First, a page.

Never be put off by the speed a concert guitarist’s fingers can move at - there is always a way in!
My Complete Guide to Tremolo will teach you exactly how a tremolo is created. I will then take you carefully from string buzzing misfires towards a purring perfection using some great new exercises and a collection of beautiful solos.
The tremolo arm on an electric guitar (which RD calls a “whammy bar”) is used either to dramatically bend notes in either direction or, more subtly, to add vibrato.
Tremolo is the actual repetition of the same note creating the impression of a single, sustained sound, whereas vibrato is the repeated, rapid bending (wide or narrow) of a single sound.
Tremolo can be played on single or multiple strings of an instrument using up and down strokes of a plectrum - this is more usual on steel strung instruments such as acoustic guitar, mandolin, bouzouki, balalaika etc. Bowed instruments can also produce a tremolo effect using rapid up and down bows. A bowed tremolo can create some dramatic, eery sounds and is often used in opera or film music.
One of the most famous guitar tremolo pieces of all time is Recuerdos de la Alhambra by the Spanish guitarist and composer Francisco Tarrega. The piece was made famous by a TV programme called Out of Town presented by Jack Hargreaves in the 1970’s. Now that same version can be heard each evening on BBC6 Music as background music for the Gideon Coe show.
Learn to play Recuerdos as part of this teaching module!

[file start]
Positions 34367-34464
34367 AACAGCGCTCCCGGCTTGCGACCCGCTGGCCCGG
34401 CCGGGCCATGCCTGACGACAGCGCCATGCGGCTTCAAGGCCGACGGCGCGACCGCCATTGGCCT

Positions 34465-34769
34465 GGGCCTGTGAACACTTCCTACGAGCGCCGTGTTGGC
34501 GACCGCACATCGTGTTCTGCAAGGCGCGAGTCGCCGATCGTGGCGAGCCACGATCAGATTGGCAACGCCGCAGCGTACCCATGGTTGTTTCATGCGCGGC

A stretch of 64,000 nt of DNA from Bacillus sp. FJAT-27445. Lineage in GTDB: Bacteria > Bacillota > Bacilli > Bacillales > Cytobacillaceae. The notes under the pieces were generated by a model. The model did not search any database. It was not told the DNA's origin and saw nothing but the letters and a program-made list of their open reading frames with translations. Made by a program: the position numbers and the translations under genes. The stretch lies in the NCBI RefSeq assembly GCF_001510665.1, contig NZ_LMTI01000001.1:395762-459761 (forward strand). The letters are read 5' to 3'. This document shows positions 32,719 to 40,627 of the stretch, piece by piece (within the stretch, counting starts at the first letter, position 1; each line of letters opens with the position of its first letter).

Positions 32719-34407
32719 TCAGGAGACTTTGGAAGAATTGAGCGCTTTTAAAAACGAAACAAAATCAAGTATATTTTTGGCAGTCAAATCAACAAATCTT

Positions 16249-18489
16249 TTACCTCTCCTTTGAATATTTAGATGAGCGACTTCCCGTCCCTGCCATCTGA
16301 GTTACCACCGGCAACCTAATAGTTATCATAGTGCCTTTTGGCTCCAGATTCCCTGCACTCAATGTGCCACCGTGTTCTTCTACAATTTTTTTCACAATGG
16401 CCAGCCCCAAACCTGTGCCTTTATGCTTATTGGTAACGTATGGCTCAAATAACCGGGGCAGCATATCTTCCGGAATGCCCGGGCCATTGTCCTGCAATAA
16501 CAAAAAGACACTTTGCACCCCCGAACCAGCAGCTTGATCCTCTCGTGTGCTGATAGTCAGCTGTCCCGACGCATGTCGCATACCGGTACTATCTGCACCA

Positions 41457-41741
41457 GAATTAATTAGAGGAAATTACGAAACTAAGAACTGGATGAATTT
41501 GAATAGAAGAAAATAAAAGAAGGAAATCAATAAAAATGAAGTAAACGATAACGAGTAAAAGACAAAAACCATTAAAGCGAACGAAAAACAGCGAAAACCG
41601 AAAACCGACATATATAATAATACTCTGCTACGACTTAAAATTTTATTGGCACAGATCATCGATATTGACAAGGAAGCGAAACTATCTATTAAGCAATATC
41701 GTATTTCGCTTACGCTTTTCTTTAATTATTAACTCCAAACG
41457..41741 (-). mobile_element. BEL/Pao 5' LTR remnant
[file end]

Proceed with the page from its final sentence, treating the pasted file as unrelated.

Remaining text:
Richard studied guitar, cello, composition and piano at the Royal College of Music. He is an Associate of the Royal College of Music, a Fellow of the London College of Music and a proud ambassador for the Brighton Youth Orchestra.
This guitarist and composer is instantly recognisable as he is the only virtuoso soloist who performs standing up - and usually in bare feet! His playing is richly romantic, truly virtuosic and crosses all musical boundaries.
He performs on concert guitar, tenor guitar, ukulele and a variety of other instruments.
Richard was born in Brighton, England. By the time he entered the Royal College of Music, aged 18, he had already begun to explore classical, folk and contemporary music and had a growing reputation as a concert guitarist.
Following his official debut recital at the Purcell Room, Southbank Centre, London in July 1986, Richard turned sharply left and pursued his diverse interests in electro/acoustic music, improvisation, composition and multi-media. He has remained, by choice, outside of the classical music establishment ever since, in fact he recommends a total abandonment of what he calls “the C word”.